Buying a Camera in Japan? Think again.

December 21st, 2009By Category: Shopping

One of the most common questions I get about tech from visitors to Japan is “Where do I get a cheap digital camera?”  My answer? “Hong Kong”

Once well known as the place to get cheap cameras and new models not available anywhere else, it’s been nearly a decade since Japan was the camera shoppers paradise it once was.  The reason for this is two-fold. Fold number one is language.  Specifically the menu navigation language option.  Several years ago several well meaning *cough* *cough* moronic *cough* companies that will remained nameless *cough* Sony *cough* Panasonic *cough* started to distinguish  cameras for domestic Japanese consumption and international consumer models.


It didn’t make sense to make the differences based on function, so they did the only thing they could think of (with two oxygen deprived brain cells that’s not much).  They made language specific models.  Digital Still and Video cameras from Sony and Lumix can only show Japanese menus. Everyone else in the world gets all the other languages (and often Japanese to boot).  For the record, Canon cameras are usually made to the same specifications globally including menus.   Why all the nonsense?  To keep the market in Japan safe from cheap imports (of cameras made by the same company in other countries). This takes us to fold two.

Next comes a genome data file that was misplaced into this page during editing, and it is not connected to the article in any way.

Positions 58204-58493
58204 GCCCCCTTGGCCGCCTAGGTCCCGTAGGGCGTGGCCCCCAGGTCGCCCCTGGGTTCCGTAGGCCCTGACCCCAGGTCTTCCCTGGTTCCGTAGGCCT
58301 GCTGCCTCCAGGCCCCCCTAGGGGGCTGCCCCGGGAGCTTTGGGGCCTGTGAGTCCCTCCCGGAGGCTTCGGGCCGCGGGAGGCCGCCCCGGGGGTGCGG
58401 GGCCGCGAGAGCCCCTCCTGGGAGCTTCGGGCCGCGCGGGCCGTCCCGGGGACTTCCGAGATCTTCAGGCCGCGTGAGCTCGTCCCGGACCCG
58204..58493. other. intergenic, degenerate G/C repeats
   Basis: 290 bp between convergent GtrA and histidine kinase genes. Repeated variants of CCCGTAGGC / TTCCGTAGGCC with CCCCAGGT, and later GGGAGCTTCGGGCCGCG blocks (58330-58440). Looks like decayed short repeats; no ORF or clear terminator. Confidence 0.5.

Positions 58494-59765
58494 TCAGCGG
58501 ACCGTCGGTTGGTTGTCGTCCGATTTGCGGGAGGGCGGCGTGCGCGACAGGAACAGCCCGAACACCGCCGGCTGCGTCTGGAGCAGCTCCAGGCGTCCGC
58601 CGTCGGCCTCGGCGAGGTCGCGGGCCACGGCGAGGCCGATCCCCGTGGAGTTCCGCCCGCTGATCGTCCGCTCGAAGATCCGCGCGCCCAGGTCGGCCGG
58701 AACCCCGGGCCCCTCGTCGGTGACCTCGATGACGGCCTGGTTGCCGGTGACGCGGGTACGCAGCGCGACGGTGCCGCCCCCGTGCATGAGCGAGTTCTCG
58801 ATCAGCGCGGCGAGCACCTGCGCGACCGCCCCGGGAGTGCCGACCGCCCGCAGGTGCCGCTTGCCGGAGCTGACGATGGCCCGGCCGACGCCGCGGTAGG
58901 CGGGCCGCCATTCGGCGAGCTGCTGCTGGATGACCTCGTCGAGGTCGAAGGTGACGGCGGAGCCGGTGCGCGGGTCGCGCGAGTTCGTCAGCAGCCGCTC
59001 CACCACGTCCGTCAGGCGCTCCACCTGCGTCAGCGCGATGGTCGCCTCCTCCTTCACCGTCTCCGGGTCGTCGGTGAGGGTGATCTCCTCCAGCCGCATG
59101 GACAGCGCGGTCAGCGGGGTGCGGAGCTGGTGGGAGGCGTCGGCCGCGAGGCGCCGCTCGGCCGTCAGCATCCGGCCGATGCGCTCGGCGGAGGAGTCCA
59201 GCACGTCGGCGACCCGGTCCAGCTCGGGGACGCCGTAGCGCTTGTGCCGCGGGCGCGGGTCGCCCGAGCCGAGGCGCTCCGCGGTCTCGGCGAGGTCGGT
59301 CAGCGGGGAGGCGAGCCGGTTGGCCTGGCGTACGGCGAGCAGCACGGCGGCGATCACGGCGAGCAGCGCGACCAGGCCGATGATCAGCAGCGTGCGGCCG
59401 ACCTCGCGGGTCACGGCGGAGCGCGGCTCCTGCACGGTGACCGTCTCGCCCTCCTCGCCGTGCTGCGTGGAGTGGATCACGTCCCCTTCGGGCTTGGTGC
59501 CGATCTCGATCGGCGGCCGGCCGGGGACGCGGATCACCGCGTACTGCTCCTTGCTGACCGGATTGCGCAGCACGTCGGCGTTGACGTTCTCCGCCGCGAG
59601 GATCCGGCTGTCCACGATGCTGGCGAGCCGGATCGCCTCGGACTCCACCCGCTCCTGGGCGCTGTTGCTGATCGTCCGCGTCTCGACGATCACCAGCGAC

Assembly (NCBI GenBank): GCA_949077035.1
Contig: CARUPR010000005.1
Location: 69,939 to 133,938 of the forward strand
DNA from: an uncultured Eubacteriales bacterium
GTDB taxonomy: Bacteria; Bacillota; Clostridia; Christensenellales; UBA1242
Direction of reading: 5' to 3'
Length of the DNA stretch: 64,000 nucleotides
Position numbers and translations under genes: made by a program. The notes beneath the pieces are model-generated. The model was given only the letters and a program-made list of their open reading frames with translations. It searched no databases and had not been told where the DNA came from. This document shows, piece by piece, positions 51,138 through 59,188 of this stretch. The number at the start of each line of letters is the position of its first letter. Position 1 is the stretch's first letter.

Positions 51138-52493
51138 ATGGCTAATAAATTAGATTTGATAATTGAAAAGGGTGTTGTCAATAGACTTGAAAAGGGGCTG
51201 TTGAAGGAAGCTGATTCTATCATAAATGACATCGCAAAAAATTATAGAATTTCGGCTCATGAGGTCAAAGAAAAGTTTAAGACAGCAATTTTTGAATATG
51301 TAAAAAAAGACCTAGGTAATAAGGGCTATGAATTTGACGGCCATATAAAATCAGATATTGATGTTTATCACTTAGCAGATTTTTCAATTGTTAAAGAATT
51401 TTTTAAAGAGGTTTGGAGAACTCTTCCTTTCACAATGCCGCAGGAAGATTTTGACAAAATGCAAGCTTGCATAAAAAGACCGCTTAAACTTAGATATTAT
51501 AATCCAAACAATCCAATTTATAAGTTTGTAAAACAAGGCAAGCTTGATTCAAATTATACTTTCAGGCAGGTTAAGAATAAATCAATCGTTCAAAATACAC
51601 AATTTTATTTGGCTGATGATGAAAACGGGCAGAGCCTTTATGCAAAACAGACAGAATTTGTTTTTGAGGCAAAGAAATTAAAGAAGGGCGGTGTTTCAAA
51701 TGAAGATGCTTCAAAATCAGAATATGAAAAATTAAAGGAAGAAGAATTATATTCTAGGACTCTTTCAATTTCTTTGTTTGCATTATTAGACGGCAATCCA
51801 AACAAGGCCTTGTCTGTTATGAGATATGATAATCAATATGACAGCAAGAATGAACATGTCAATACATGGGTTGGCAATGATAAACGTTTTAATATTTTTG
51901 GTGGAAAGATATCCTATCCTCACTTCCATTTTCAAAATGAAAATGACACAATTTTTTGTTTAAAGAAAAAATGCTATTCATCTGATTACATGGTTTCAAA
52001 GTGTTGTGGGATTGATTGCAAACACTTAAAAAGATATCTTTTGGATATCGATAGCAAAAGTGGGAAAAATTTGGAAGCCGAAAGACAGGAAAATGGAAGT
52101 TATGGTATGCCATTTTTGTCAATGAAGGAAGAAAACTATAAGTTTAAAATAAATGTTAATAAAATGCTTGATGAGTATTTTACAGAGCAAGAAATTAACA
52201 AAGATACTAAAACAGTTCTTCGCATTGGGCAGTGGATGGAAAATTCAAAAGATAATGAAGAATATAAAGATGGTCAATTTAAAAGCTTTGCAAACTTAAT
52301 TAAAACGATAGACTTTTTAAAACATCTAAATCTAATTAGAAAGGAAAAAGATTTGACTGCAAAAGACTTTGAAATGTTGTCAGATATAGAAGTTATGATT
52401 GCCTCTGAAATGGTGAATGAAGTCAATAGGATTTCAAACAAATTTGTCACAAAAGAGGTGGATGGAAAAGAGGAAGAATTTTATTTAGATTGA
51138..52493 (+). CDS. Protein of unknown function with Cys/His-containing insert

Japan Camera - 08

It’s not cheaper.  Seriously, not even close.  Most cameras in Japan are now priced significantly higher than similar models in nearly every other market in the world.  Sure, some of this has to do with currency exchange rates, but Japanese companies actually go out of their way to keep cheap cameras off the market.  Sony for example does not release most of their lower end and less expensive cameras into the Japanese market until months after they are made available in the US, and sometimes not at all.  And while cameras start out full price and slowly see reductions over time, pricing in Japan is much more rigid, keeping the release price months and sometimes years after a product hits the shelves.

Japan Camera - 07